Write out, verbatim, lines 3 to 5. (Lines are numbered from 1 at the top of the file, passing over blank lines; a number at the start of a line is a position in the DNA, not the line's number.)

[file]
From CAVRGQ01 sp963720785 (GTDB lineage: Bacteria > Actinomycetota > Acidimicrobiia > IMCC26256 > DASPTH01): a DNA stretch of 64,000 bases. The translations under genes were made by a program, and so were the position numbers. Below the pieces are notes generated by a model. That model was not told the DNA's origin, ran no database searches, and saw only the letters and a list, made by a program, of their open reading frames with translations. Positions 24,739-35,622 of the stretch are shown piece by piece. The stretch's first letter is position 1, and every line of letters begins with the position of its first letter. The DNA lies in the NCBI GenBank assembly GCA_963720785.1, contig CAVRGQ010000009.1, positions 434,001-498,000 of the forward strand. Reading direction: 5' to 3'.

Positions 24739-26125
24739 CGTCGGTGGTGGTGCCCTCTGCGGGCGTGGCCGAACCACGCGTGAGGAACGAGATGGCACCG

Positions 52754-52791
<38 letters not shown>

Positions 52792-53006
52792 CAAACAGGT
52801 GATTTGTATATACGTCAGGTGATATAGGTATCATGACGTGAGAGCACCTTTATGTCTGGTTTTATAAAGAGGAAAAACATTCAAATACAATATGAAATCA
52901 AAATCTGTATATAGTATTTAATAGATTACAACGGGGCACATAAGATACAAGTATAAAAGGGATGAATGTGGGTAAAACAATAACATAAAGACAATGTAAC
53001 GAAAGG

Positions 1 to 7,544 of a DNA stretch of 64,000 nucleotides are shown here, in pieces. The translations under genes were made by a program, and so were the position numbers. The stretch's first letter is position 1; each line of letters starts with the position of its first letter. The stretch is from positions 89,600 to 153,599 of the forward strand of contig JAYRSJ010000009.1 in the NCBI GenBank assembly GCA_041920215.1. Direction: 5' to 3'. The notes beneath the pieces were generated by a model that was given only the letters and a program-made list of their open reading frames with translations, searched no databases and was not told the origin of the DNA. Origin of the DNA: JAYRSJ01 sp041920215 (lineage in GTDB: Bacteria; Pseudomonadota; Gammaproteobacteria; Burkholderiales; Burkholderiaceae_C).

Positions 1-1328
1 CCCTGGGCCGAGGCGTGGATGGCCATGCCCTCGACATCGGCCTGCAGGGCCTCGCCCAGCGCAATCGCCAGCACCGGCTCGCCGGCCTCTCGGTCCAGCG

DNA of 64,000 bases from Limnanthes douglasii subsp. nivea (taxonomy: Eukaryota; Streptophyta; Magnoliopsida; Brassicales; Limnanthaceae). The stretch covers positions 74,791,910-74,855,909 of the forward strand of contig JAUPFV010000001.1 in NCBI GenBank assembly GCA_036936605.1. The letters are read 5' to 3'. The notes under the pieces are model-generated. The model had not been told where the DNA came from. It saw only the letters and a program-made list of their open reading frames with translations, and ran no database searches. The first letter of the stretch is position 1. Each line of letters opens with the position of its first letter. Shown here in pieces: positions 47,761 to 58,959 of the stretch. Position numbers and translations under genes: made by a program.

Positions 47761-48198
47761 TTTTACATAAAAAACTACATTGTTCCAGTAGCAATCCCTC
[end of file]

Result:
24739 CGTCGGTGGTGGTGCCCTCTGCGGGCGTGGCCGAACCACGCGTGAGGAACGAGATGGCACCG

Positions 52754-52791
<38 letters not shown>